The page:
This year, the great Sarabande that is our Milan Design Week took me by surprise, in the middle of a huge and important project I couldn’t (and wouldn’t) dodge. I haven’t missed a Salone since 2009, when I cought the Orthomyxovirus (and if you know me, you probably already heard the stories). This year I did. Again. So […]
This year, the great Sarabande that is our Milan Design Week took me by surprise, in the middle of a huge and important project I couldn’t (and wouldn’t) dodge. I haven’t missed a Salone since 2009, when I cought the Orthomyxovirus (and if you know me, you probably already heard the stories). This year I did. Again. So you won’t read me writing about the fair: I have no clue.
I haven’t seen much of the Fuorisalone as well, but what I saw I must say I enjoyed. A lot. Because of good company, mostly, and partly because I really need good company and beautiful things when I’m in distress. Therefore, I’ll admit that I might have overreacted to certain things, and if you didn’t enjoy what I did, just consider the state of mind I was into.
Long story short, there you go. My personal top something for this year design week.
1. Sou Fujimoto with COS: The Forest of Light
I really liked this installation, partly because it held place in a location I was profoundly attached to as a kid: former movie theatre Arti. It wasn’t the only design-fashion collaboration I saw (and liked) this year, and I feel like the design week is getting more and more contaminated by the fashion week.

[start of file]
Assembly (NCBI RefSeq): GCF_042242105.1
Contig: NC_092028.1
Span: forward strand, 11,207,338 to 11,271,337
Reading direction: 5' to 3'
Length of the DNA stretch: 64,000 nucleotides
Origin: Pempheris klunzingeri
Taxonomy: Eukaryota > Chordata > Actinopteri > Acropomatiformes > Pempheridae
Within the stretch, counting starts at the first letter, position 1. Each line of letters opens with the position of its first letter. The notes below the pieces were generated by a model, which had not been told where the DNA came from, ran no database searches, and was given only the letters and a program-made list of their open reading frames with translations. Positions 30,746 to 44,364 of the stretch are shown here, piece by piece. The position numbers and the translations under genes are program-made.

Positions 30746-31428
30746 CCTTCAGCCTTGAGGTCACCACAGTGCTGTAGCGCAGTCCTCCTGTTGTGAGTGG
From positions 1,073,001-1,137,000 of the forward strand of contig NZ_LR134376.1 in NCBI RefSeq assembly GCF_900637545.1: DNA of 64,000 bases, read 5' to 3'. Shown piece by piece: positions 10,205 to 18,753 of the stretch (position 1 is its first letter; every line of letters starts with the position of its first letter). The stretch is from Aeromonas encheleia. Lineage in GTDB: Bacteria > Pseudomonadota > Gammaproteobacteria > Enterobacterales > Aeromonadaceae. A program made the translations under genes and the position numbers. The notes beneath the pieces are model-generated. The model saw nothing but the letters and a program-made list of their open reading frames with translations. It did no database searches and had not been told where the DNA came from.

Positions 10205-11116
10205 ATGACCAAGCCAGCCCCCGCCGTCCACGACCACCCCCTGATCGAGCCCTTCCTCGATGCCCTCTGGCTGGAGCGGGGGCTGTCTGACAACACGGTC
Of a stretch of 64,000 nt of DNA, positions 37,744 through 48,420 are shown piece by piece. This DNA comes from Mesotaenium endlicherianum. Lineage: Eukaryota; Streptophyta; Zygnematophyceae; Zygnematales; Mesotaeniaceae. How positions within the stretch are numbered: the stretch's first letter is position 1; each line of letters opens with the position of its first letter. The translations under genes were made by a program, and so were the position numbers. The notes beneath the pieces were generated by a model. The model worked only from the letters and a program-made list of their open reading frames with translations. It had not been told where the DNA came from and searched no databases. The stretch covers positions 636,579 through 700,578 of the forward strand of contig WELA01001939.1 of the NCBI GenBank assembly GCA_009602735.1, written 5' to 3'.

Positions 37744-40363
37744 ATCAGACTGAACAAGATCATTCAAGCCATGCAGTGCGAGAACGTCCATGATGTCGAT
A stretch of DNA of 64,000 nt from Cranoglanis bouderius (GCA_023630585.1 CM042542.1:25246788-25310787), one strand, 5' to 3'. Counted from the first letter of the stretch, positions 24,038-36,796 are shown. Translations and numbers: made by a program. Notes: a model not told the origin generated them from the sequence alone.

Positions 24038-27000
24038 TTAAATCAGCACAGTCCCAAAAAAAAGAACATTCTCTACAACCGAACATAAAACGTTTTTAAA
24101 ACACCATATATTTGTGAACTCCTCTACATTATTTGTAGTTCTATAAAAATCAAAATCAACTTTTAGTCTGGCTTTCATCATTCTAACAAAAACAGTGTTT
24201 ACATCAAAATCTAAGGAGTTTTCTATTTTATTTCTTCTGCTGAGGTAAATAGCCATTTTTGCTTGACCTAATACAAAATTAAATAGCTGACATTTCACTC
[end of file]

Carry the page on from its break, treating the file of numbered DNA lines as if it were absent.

Spotlights on a high ceiling, with vertical narrow beams, turned on and off at the delicate rhytm of a soft music, and it was very natural for people to roam and dance around, in that delicate oniric atmosphere.
“These lights pulsate and constantly undergo transience of state and flow. People meander through this forest, as if lured by the charm of the light. Light and people interact with one another, its existence defining the transition of the other.”
Charming, and beautiful.
2. An evening at Marni Ballhaus
Another installation by another fashion house gave us the gift of a beautiful Colombian evening with dances and coreographies. I was unfamiliar with the cumbia, the traditional Colombian dance. Full circular skirts were reinvented with iconic Marni fabrics, along with the knotted scarves used by male dancers, and were hanged in some sort of entrance cage, at the centre of which live music was playing. It’s always amazing to see how music and colour (and alcohol) can bring people together.
3. Elle Decor at Palazzo Bovara
When something is happening in corso Venezia, you simply must go and see it. Expecially if you haven’t yet been inside one of the beautiful palaces. You can’t really have a full understanding of what Milan has been about for the past four centuries if you haven’t been there.
So, I was really happy to know that Elle Decor was hosting an exibition at Palazzo Bovara, one of the most beautiful establishment in the street.